The descriptive language paints a picture of a house that is beyond merely old and dirty. Features are portrayed in great detail, with repeated adjectives adding layer upon layer of age and deterioration to the picture. The setting in which the house is found extends the atmosphere of gloom and death and apprehension of unpleasant events in the past, present and future.

The description of the characters in the story, including the house as a character in its own right, support the introduction of the supernatural feel to the story. The house appears to the narrator as being associated more with decay and death than with the world of the living. The introduction of the lady Madeline into the story immediately creates the impression that she does not appear or move like a normal person would.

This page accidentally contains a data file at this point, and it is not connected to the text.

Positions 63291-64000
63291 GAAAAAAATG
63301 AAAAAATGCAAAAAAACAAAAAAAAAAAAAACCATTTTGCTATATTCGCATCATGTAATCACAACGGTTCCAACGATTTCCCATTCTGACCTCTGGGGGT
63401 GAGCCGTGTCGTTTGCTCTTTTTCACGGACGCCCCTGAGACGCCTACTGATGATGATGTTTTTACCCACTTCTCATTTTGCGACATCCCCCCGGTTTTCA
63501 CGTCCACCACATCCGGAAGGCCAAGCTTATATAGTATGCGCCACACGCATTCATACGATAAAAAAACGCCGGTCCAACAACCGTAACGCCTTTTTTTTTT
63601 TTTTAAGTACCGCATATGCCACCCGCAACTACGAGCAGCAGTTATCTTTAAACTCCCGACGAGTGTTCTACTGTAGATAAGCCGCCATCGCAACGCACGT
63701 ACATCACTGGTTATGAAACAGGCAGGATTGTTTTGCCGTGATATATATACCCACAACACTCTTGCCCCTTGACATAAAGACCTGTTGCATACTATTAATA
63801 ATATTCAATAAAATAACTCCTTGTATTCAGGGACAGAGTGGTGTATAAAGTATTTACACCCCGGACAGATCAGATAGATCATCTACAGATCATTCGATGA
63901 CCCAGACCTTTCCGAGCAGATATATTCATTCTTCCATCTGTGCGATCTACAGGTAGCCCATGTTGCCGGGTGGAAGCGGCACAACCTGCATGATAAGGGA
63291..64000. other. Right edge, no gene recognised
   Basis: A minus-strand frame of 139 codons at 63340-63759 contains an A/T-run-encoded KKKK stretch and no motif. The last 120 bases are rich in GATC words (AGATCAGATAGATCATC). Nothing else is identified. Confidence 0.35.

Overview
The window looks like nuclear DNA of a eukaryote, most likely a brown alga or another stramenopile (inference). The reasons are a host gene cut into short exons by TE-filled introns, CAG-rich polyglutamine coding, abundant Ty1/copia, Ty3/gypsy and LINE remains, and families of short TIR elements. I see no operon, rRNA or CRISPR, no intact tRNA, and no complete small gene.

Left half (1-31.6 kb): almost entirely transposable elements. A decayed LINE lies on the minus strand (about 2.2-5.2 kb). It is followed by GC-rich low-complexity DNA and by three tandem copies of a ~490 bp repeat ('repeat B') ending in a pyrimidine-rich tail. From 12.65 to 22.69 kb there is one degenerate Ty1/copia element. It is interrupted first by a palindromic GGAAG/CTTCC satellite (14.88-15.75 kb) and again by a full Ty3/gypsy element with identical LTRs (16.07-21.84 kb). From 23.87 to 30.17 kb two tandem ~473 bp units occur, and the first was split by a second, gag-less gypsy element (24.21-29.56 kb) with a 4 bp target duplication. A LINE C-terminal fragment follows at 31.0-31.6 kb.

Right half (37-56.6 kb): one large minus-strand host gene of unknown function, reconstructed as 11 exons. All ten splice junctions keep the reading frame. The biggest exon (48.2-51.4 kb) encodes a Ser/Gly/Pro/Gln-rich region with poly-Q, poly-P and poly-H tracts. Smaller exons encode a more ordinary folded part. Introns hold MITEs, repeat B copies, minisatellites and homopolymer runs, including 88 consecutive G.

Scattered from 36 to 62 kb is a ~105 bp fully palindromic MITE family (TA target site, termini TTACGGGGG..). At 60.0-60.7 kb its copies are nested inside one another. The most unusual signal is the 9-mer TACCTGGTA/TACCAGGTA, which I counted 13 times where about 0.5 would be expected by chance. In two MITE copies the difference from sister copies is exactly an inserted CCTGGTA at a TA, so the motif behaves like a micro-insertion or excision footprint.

As the story progresses, the presence of supernatural phenomenon becomes stronger, as implied by the visions and sounds that come to the characters and as symbolized in the storm and the rising from the "dead" of Madeline.

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How does Edgar Allan Poe use the supernatural in his short story "The Fall of the House of Usher"?

The narrator feels nothing but dread as he approaches the house that he says has "eyelike windows."  The entire time he is either near or in the house, he feels as though the house has a mind of its own.

There was a constant gloom that hung about him as he stayed with Roderick.  Then a spectral image of his sister Madeline past through the room.  The narrator then finds out that she had already died.  The scene with her coming for Roderick and collapsing on him is also supernatural.  At the end the house collapses within itself and disappears into nothing.  These are all supernatural aspects.